Talking Romance (and Sci-Fi and Speculative Fiction) with Librarian Misha Stone

Misha Stone, Adult Services Librarian with The Seattle Public Library

At the Emerald City Writers’ Conference in October, the Greater Seattle Romance Writers of America (GSRWA) named our very own Adult Services Librarian Misha Stone their Librarian of the Year, citing Misha’s commitment to promoting the romance genre and uplifting traditionally marginalized voices.

Misha has been a librarian in the Seattle area since graduating from the UW’s Information School almost 20 years ago. She regularly appears on local television programs promoting books and library programs, and has hosted everything from Karaoke and pop culture conventions to literary readings and writers workshops. One constant is the passion she brings to fostering the love of reading and learning and to helping people find their next favorite book.

We had the opportunity to speak with Misha recently about her introduction to the romance genre and support for local authors, developments in speculative fiction, the importance of representation and diversity in literature, and so much more. Our conversation is below.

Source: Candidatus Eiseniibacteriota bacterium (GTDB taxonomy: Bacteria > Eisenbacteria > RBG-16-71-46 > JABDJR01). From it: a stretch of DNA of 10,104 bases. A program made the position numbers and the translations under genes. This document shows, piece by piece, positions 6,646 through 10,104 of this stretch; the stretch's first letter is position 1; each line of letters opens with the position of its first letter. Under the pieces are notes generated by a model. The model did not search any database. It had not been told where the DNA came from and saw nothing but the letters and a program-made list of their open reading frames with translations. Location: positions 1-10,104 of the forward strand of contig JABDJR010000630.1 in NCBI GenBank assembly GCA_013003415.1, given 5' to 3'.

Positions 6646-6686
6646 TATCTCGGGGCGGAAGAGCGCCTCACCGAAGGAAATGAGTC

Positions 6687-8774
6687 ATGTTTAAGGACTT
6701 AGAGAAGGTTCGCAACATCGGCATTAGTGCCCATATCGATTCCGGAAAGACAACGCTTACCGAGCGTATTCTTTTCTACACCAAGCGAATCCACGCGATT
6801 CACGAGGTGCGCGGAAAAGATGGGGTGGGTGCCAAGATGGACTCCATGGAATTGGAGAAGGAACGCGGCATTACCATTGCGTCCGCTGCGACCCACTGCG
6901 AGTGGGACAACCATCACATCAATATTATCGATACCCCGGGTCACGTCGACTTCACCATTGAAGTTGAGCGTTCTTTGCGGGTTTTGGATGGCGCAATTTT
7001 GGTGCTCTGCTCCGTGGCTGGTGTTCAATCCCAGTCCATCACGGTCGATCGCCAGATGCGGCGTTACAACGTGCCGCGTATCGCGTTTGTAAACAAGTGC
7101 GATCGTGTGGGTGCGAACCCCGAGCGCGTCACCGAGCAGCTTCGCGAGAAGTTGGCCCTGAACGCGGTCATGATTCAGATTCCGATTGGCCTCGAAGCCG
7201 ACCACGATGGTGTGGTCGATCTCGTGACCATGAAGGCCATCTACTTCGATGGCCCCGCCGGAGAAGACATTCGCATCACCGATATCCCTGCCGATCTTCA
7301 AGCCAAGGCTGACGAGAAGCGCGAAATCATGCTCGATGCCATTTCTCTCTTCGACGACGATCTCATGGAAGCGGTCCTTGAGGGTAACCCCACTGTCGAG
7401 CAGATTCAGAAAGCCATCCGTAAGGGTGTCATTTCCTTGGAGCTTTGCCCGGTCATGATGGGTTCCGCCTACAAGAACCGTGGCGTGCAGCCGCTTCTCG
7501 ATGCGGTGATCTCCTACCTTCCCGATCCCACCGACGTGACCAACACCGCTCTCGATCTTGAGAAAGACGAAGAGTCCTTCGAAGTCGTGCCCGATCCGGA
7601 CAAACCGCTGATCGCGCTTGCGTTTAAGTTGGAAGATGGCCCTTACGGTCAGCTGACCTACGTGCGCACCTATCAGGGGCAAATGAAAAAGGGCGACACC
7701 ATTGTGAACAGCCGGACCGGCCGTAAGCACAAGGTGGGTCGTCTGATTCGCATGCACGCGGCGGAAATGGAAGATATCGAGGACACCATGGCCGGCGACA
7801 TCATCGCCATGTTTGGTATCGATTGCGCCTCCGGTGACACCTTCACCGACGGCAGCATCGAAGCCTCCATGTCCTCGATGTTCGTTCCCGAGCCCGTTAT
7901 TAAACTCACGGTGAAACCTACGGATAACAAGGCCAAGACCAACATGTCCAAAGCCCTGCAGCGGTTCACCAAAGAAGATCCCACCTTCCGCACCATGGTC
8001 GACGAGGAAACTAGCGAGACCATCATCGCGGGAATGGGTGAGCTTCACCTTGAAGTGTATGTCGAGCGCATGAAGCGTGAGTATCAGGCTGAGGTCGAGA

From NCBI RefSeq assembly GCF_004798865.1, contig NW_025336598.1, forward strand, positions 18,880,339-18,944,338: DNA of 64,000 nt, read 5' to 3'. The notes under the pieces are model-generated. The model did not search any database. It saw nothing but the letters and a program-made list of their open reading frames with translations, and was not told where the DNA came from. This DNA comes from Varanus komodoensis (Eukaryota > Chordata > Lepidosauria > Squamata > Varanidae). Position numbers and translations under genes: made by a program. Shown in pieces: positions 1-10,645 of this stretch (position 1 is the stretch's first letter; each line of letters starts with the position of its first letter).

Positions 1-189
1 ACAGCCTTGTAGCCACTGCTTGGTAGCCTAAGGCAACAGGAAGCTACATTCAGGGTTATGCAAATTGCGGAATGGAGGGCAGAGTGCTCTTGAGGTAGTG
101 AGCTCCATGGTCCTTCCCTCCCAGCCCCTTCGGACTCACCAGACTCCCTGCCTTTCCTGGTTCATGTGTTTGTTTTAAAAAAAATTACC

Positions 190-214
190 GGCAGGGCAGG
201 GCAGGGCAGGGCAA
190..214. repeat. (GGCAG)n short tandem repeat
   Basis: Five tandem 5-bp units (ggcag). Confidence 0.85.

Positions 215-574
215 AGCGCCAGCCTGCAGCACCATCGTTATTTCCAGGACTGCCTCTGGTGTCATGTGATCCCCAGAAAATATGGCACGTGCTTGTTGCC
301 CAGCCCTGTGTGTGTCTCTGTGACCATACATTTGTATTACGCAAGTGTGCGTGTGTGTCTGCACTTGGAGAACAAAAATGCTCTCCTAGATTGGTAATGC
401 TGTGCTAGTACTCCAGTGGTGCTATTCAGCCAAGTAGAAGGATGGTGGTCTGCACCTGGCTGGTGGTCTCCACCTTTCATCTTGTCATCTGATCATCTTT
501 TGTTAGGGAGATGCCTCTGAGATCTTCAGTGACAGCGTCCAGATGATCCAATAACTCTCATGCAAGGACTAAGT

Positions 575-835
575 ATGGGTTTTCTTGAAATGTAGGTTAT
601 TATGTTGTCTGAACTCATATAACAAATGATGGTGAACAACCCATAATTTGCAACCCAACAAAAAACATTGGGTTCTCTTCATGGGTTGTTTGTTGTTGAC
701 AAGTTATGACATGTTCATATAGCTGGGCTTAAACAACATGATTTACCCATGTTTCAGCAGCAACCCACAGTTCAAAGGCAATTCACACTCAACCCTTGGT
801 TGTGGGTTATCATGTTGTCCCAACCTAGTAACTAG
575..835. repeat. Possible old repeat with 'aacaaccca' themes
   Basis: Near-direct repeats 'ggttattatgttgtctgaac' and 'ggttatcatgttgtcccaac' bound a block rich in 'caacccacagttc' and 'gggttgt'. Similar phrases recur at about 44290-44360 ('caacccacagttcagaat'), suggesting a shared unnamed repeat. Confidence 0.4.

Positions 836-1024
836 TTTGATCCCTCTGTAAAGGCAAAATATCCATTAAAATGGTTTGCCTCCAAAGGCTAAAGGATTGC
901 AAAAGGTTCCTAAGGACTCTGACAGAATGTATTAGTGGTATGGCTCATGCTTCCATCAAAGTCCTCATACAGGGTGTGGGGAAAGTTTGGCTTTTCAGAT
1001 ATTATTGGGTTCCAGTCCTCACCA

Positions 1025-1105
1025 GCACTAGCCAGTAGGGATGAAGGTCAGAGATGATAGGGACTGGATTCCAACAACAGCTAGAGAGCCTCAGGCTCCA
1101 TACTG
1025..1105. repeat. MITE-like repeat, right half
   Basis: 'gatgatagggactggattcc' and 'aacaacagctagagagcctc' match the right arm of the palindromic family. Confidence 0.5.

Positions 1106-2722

How were you introduced to the Romance genre and what were some of the first books in that genre that you read?

I grew up reading lots of Horror and Gothic fiction and thought that my vampire novel obsession meant I had read romance! I fell for the tortured love affair trope at the time. But it’s not a romance unless it’s got a Happily-Ever-After (HEA) or Happy-For-Now (HFN). I credit learning more about romance from Nancy Pearl’s Genre class at the University of Washington where King County Library System’s Alene Moroni presented on her love of romance with memorable enthusiasm. Jayne Ann Krentz’s Bowling Green Keynote speech also stayed with me from that class as she defends beautifully the reasons that romance is looked down upon and why it is so beloved — because it offers us a deep, affirming belief in the power of love.

I also credit librarian Claire Scott, who worked here at The Seattle Public Library, for introducing me to Courtney Milan — she was my gateway drug to romance! Milan’s character-driven romances, both historical and contemporary, are diverse, witty and utterly delightful!

Congratulations again on your Librarian of the Year Award from the GSRWA! Can you tell us about some of the ways you and the Library have helped support local Romance authors? Continue reading “Talking Romance (and Sci-Fi and Speculative Fiction) with Librarian Misha Stone”